A Seminar at Cornell University, Monday 19 November 2018. Sponsor: Norman Uphoff, Professor Emeritus, International Programs SRI Project, College of Agriculture and Life Sciences. Guest Speaker: Eric Koperek = Website:

My ancestors were literally dirt poor = without soil. They farmed abandoned quarry land. Over the course of 8 centuries they created 10 to 15 feet of topsoil = 1/5 to 1/4 inch yearly. This is how they did it:


Copy Nature: “Gardeners are the best farmers”. Observe nature closely then mimic what you see. How do you grow your garden? What do you see in the forest? Copy this in your fields. The idea is to combine biological processes with labor efficient agricultural machinery.

Keep Fields Green: Fields should be covered with growing plants 365 days yearly. Do not waste sunlight. The goal is to produce the maximum possible amount of organic matter per square foot each year. More plants = more organic matter = increased populations of soil “critters” = faster nutrient cycling = higher crop yields. “Roots in the ground all year round”.

No Soil Disturbance: Avoid plowing, disking, harrowing, and cultivation whenever practical. Transplant crops or surface sow using pelleted seed and no-till equipment. Tillage kills earthworms and destroys fungal networks = lower crop yields. “Good farmers grow fungi. The fungi grow the crops”.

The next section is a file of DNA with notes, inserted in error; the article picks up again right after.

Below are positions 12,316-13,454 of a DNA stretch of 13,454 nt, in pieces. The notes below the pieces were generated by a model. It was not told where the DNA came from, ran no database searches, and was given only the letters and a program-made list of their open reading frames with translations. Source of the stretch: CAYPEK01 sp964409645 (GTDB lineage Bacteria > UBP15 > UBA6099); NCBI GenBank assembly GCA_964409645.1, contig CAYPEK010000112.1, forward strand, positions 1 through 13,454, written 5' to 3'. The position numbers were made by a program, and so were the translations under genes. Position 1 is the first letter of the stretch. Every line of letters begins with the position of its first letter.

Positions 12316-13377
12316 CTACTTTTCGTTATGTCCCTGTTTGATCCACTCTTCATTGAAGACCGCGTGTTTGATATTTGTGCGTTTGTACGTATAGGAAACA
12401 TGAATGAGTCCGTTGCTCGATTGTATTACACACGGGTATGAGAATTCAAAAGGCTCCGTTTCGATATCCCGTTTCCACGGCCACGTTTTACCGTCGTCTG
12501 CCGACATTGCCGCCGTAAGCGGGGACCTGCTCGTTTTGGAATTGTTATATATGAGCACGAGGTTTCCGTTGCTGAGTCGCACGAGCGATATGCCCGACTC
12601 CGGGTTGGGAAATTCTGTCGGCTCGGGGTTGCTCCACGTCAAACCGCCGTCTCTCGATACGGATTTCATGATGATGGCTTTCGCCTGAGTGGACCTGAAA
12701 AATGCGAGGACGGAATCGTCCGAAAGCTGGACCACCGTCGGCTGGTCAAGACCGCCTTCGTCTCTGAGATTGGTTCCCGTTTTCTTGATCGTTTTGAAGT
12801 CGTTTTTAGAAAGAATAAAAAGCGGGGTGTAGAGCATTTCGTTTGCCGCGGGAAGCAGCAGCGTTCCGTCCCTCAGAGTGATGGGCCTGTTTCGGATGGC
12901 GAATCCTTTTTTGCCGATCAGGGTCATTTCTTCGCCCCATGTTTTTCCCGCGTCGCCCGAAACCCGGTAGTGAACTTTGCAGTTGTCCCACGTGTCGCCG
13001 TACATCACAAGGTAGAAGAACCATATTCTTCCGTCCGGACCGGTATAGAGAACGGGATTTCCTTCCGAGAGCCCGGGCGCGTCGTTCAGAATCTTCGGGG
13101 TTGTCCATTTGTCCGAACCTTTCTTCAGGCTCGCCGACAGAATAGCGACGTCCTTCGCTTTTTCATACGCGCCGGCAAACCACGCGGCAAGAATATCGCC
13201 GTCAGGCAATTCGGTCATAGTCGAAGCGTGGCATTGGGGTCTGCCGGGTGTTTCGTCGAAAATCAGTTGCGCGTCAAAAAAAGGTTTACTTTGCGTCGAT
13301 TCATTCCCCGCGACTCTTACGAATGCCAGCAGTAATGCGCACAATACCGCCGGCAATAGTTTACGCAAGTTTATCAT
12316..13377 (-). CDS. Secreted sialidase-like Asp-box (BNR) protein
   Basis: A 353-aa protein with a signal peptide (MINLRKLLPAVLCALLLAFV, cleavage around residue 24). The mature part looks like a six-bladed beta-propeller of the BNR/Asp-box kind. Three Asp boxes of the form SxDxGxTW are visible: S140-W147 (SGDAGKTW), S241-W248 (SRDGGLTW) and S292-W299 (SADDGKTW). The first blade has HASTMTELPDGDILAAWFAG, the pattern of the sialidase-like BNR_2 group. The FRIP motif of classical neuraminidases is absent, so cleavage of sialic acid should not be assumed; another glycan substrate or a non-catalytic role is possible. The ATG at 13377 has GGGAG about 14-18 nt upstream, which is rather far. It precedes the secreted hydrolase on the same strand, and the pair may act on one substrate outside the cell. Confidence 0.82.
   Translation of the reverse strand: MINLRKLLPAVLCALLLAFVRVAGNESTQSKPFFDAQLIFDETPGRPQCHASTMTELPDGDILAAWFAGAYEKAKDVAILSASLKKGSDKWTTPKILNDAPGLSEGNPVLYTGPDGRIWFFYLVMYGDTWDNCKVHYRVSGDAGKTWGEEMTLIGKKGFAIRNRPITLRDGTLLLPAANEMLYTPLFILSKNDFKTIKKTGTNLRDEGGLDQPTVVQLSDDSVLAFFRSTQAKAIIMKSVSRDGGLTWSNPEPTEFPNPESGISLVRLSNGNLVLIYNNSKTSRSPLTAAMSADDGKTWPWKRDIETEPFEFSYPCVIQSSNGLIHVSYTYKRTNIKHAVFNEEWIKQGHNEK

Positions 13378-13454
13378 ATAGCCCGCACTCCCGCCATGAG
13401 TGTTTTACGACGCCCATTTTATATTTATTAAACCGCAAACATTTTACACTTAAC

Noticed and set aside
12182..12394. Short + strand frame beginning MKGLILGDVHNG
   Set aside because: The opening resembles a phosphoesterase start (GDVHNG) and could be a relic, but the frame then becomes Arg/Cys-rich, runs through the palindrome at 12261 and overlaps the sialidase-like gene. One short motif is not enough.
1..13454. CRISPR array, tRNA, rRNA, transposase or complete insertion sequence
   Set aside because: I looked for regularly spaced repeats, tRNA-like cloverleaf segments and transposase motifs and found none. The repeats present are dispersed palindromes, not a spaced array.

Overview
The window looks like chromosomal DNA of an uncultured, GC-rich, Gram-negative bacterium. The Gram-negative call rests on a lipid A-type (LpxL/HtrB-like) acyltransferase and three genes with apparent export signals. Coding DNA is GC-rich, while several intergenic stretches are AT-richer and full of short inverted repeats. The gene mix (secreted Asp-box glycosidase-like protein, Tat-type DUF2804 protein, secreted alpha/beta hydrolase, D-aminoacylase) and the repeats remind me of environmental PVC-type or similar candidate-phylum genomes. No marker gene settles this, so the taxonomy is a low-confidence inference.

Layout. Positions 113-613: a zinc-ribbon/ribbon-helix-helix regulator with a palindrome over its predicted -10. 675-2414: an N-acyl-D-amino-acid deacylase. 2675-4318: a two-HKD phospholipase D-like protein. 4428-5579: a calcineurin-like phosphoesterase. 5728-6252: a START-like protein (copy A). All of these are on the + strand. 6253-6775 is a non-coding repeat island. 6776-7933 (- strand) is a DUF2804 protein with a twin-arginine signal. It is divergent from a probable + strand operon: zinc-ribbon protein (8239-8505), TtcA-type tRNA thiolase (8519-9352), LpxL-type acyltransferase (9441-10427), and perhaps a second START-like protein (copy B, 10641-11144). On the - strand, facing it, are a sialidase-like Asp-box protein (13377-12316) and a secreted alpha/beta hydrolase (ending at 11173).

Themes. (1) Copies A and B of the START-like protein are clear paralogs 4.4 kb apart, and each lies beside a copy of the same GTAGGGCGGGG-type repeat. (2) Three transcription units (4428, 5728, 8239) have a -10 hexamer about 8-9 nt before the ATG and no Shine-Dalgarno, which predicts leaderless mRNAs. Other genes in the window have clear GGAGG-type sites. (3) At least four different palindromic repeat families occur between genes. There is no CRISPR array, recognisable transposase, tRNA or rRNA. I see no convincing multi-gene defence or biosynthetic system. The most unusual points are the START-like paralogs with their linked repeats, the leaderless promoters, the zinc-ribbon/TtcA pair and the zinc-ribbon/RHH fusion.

Keep Soil Covered: Use living mulches, dead mulches, or growing crops to keep fields covered year-round. Control weeds with Mulch-In-Place. Never leave soil bare not even for a single day. Harvest and replant fields the same day or try relay planting: Sow the following crop several weeks before the first crop is harvested.

Worm Farming:  Use earthworms (Lumbricus terrestris) to till and fertilize fields. Earthworms are the key to biological soil management. Worms eat their weight in soil and organic matter daily. One million earthworms per acre = 1 ton of worm manure daily. More worms = more nutrients = higher crop yields. “Feed the worms and the worms will tend your crops”.

Increase Biological Diversity: Grow many crops rather than one crop. Plant polycultures whenever practical. Multiple crops diminish risk of crop failure. “Life breeds life”. More crops = more biological activity = higher yields.

Watershed Management: Agriculture is all about water management. Mind the water and everything else will fall in place. The goal is zero runoff = trap every drop of rain and flake of snow that falls on the land. Store water for dry seasons. Build ponds wherever possible. Irrigate whenever practical. Water is the best investment a farmer can make. One drought pays for an irrigation system.

Biological Nitrogen Fixation: Grow your own fertilizer. Rotate nitrogen fixing cover crops with cash crops. Plant small grains and clover together. Seed maize into roller-crimped Red Clover (Trifolium pratense). Transplant vegetables into Dutch White Clover (Trifolium repens). Topseed cash crops with low growing legumes. Include 50% legumes in pasture and cover crop mixes.

Increase Edge Effects: Divide big fields into smaller fields. Plant hedgerows and windbreaks. Mix fields with pastures, orchards, hay fields and forest. Grow unrelated crops in narrow strips = strip cropping. Plant borders and head rows with clover and insectary crops. The idea is to attract and maintain large populations of beneficial insects. “The good bugs eat the bad bugs”.